Department of Chemistry & Chemical Biology

MSC03 2060
300 Terrace St. NE
Albuquerque, NM 87131-0001

Physical Location:
Clark Hall

Phone: 505-277-6655


Nanomaterials under Stress: A New Opportunity for Tunable Structure and Property

**Seminars begin at 4:00 PM and will be held in Clark Hall Room 101**

September 5, 2014

Hangyou Fan

 Due to the size- and shape-dependent properties, nanomaterials such as nanoparticles have been successfully fabricated for multi-dimensional (D) ordered assemblies for the development of ‘artificial solids’ (e.g., metamaterials) with potential applications in nanoelectronics and nanophotonics. Synthesis and assembly of nanomaterials have been relied on specific chemical or physical forces such as van der Waals interactions, dipole-dipole interaction, chemical reactions, and DNA-templating, etc. In this presentation, I will discuss our recent discovery that an external stress can be utilized to engineer nanomaterial assemblies and to fabricate new nanomaterial architectures without relying on these specific forces. We show that under a hydrostatic pressure field, the unit cell dimension of a 3D ordered nanoparticle arrays can be manipulated to reversibly shrink, allowing fine-tuning of interparticle separation distance to interrogate collective physical properties, such as surface plasmon resonance. Moreover, beyond a threshold pressure, nanoparticles are forced to contact and sinter, forming new classes of chemically and mechanically stable 1-3D nanostructures that cannot be manufactured by current top-down or bottom-up methods. Depending on the orientation of the initial nanoparticle arrays, 1-3D ordered nanostructures (Au, Ag, CdSe, etc) including nanorod, nanowire, nanosheet, and nanoporous network can be fabricated. Guided by computational simulations, we are able to rationalize the necessary stress for predictable nanostructures. Exerting stress-dependent control over the structure and property provides a unique and robust system to understand collective chemical and physical characteristics of nanomaterials.  This method mimics embossing and imprinting manufacturing processes and opens exciting new avenues for large-scale fabrication of novel active nanomaterials during applying and releasing of stress.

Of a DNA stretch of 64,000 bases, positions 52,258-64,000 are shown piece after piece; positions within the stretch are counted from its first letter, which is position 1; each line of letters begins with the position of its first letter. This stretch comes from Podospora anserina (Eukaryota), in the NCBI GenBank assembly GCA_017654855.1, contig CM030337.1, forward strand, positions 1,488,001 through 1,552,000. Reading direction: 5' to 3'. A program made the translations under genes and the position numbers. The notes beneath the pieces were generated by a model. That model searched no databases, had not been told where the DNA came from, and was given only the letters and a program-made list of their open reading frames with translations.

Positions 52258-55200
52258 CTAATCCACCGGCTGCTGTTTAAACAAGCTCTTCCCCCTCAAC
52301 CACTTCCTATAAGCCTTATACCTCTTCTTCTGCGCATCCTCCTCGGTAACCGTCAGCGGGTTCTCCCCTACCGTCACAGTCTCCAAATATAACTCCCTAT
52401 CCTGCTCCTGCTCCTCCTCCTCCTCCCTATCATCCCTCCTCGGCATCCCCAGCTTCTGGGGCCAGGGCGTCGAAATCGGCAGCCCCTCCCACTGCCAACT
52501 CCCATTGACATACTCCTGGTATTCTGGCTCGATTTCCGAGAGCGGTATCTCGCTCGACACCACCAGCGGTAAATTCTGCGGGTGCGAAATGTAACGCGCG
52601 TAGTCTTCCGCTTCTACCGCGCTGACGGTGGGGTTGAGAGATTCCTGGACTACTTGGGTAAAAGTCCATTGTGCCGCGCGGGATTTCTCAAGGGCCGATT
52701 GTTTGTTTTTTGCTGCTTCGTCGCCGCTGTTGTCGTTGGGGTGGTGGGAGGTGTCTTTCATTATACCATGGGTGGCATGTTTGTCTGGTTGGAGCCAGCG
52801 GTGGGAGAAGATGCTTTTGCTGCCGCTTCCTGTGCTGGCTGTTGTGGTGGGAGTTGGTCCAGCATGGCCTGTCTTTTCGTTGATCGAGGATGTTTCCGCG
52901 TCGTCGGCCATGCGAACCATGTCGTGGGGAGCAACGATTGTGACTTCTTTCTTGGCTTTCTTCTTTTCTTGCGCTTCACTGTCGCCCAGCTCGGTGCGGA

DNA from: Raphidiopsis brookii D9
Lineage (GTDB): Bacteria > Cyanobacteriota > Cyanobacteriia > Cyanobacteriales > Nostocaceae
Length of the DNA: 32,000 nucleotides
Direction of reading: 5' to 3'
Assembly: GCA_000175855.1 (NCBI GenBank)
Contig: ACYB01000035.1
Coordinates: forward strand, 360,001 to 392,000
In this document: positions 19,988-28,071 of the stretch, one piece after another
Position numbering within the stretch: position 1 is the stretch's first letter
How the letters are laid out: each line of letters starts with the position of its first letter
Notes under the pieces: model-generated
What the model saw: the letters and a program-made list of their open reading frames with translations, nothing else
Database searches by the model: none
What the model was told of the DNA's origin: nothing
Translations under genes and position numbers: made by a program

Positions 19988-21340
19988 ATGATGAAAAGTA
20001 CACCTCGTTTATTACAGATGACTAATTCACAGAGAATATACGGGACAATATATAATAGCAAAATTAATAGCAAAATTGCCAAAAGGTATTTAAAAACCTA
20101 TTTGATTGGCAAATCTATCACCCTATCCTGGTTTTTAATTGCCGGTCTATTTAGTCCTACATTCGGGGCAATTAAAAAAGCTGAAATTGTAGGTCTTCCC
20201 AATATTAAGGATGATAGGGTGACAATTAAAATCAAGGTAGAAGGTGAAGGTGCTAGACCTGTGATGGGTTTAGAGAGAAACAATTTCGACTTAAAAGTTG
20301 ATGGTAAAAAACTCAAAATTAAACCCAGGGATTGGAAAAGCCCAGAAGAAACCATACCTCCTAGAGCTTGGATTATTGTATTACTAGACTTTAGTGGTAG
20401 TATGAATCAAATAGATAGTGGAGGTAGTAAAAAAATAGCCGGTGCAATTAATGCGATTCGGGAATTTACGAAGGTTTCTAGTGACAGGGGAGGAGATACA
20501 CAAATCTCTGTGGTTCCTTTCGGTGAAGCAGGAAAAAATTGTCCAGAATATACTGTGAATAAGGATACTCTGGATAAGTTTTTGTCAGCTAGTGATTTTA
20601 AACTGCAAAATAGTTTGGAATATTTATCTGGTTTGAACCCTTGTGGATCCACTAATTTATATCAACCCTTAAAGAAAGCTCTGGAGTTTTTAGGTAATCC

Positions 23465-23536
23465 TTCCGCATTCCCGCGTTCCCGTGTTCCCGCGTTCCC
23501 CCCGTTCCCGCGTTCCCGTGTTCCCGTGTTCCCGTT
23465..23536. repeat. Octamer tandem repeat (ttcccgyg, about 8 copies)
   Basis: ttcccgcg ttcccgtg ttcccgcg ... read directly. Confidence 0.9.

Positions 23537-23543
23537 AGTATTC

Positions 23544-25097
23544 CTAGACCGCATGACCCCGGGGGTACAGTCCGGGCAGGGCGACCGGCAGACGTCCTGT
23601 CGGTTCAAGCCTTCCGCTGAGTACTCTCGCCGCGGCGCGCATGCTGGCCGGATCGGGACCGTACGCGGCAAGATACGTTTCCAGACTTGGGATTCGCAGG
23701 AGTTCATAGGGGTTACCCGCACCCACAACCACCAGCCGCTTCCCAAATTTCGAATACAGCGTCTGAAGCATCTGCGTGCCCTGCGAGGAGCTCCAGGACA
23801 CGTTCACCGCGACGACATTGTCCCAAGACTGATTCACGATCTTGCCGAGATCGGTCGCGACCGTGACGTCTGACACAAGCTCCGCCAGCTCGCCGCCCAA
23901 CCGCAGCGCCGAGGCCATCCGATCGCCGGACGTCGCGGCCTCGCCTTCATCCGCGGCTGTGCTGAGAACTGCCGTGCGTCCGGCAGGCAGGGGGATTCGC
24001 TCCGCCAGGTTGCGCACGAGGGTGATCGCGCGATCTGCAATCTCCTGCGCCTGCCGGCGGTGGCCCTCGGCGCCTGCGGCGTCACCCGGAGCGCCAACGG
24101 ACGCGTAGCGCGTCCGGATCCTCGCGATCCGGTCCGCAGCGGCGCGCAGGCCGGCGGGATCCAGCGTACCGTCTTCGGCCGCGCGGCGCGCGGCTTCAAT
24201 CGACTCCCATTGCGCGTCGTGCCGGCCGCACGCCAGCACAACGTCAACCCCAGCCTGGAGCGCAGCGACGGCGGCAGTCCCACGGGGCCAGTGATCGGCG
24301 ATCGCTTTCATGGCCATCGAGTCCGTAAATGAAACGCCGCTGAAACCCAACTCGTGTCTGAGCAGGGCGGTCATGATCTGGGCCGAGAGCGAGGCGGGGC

Sandia National Laboratories is a multi-program laboratory managed and operated by Sandia Corporation, a wholly owned subsidiary of Lockheed Martin Corporation, for the U.S. Department of Energy’s National Nuclear Security Administration under contract DE-AC04-94AL85000.